[dropcap]C[/dropcap]ory Gardner has mastered the art of not answering a question. But he ran into a reporter, in FOX 31’s Eli Stokols, who refused to take a dodge for an answer.
It was early Sunday morning on Stokols’ #COpolitics interview show, which became the strangest 22 minutes you’re likely to see on TV. Stokols asked the two questions — on Gardner’s co-sponsorship of federal personhood bill and on Gardner’s claims on his canceled health insurance policy — for which Gardner has no apparent answer. Stokols didn’t just ask them. He asked them over and over, vainly hoping for an answer.
And so the back-and-forth would go something like this:
Stokols asks a question. Gardner dodges. Stokols corners Gardner. Gardner feints. Stokols interrupts. Gardner interrupts back. Stokols quotes authorities. Gardner apparently doesn’t hear him. Stokols quotes facts. Gardner blames Udall. And on and on.
Clearly Gardner felt the need to give no other information other than his name, rank and serial number and, also, to say that his federal personhood bill is not a federal personhood bill.
We’ll do the personhood question, but you really have to watch the full show to appreciate it. Gardner, you’ll remember, was once a strong supporter of the state personhood inititative, but announced a change of heart as soon as he announced for Senate. He said the state personhood initiative had “unintended consequences,” even though the consequences actually were fully intended, but that’s another story.
In this story, Gardner has co-sponsored a House bill called the “Life at Conception Act,” which everyone, other than Gardner, agrees is a federal personhood bill. Gardner says it’s not. He says it’s …. well, he doesn’t say.
Let’s pick up the conversation. Stokols is the dogged one. Gardner is the shifty one. Gardner has just said for the first time, “There is no such thing as a federal personhood bill.”
Stokols: Cory, the people who wrote the bill, Congressman Hunter of California, Paul Broun of Georgia, they say — Personhood USA says – that that is what the Life at Conception Act is.
Gardner: When I announced for the Senate, that’s when the outcry started … What they’re doing, it’s all politics …
Stokols: The facts are …
Gardner: No, the facts are, Eli, that there is no federal personhood bill. There is no federal personhood bill. I think what you’re seeing, Eli, is an effort by Senator Udall to run away from his record on energy, to run away fro his failed record on the economy. Here is a man who has built his entire career …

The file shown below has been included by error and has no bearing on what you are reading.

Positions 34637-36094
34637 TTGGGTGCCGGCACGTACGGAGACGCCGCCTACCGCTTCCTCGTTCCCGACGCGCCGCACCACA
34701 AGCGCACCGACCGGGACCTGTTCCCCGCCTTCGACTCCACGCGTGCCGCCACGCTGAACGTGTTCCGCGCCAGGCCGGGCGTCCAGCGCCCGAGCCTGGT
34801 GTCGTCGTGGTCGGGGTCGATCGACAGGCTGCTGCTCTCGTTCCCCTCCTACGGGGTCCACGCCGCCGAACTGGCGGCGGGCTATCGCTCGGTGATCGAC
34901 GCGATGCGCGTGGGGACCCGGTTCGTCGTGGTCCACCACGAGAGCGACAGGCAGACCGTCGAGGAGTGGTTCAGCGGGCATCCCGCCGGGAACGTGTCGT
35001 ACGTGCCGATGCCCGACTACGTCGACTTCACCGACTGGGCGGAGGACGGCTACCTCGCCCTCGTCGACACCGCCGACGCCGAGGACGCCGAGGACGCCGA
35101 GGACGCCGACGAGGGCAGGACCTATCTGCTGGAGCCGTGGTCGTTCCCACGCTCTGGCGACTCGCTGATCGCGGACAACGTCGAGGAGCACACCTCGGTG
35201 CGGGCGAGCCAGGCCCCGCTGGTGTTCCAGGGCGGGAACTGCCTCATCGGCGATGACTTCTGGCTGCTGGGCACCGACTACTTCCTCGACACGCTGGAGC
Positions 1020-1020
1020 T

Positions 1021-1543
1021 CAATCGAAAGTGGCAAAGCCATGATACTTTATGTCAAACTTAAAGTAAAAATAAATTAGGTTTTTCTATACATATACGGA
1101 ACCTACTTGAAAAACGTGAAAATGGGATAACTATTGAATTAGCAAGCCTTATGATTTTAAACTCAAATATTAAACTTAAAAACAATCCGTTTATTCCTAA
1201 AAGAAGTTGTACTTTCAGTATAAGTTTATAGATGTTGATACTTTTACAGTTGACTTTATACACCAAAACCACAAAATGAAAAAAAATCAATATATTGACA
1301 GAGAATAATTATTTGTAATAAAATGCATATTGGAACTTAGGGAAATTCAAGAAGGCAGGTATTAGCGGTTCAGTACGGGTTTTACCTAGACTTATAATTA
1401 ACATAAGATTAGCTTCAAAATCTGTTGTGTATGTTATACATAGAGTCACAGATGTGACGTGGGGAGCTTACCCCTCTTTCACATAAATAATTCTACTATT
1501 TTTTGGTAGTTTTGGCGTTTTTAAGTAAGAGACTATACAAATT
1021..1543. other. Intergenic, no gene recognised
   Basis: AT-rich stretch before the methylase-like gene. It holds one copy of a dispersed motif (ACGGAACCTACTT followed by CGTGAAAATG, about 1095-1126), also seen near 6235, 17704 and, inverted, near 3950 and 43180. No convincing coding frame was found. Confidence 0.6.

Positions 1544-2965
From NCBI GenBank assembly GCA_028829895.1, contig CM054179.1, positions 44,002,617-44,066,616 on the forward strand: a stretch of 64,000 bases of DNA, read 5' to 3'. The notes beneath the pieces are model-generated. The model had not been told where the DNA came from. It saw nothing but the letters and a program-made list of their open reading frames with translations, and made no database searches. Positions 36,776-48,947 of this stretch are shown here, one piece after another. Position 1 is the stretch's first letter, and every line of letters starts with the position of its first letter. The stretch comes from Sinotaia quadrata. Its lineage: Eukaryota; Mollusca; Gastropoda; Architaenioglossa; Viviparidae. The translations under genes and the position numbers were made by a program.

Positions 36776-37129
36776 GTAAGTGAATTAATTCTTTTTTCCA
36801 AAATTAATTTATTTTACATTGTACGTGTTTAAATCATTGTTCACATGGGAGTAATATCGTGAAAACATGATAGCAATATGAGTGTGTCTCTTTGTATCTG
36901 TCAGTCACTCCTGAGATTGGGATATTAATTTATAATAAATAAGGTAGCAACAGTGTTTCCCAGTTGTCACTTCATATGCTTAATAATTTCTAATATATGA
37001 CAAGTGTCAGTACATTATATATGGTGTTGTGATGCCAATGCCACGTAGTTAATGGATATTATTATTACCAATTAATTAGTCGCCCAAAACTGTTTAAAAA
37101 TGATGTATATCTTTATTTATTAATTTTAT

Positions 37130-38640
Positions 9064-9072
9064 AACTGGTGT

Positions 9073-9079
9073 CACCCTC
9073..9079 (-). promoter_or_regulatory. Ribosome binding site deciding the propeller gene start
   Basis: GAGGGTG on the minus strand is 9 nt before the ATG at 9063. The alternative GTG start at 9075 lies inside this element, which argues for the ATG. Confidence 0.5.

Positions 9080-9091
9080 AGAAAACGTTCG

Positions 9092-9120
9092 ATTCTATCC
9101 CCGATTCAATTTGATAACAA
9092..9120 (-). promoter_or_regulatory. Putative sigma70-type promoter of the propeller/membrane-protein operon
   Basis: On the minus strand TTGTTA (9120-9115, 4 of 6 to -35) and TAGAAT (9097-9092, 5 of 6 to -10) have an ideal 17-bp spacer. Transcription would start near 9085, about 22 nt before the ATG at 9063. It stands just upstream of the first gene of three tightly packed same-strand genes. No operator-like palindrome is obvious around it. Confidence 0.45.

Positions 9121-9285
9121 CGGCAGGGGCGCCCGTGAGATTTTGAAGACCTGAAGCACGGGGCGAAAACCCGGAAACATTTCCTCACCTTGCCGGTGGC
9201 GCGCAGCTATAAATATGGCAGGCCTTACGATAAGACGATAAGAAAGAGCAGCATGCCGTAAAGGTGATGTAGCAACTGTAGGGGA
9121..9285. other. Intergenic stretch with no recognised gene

Stokols, Gardner: Back and forth. Forth and back.
Stokols: The bill that your name is on defines personhood as starting at the moment of fertilization. Many think it has the potential to ban a number of forms of birth control. Factcheck.org says that you still support a federal bill that would prompt the same concerns over birth control as the state measure you reject on the same grounds.
Gardner: I do not support legislation that would ban birth control. That’s crazy. I do not support efforts that would ban birth control … This whole issue came up because Mark Udall can’t defend his record of failure in the United States Senate … The fact is, Mark Udall is running away from his record and trying to distract the voters with things that he would like people to believe that simply aren’t true.
Stokols: He’s not the only one who sees the Life of Conception Act as a personhood bill. The sponsors do. Personhood USA does … Does you saying that (it’s not a personhood bill) make it true?
Gardner: I’m not going to sit here and defend the senator’s record …
Stokols: You are sitting here telling me that a bill that everyone says is basically a personhood bill at the federal level, you’re telling me it’s not.”
Gardner, Stokols: Back and forth. Forth and back.
Gardner: There is no federal personhood bill.
[ Mike Littwin’s regular Tuesday column will appear Wednesday. It will cover Tuesday night’s Denver Post governor’s debate. ]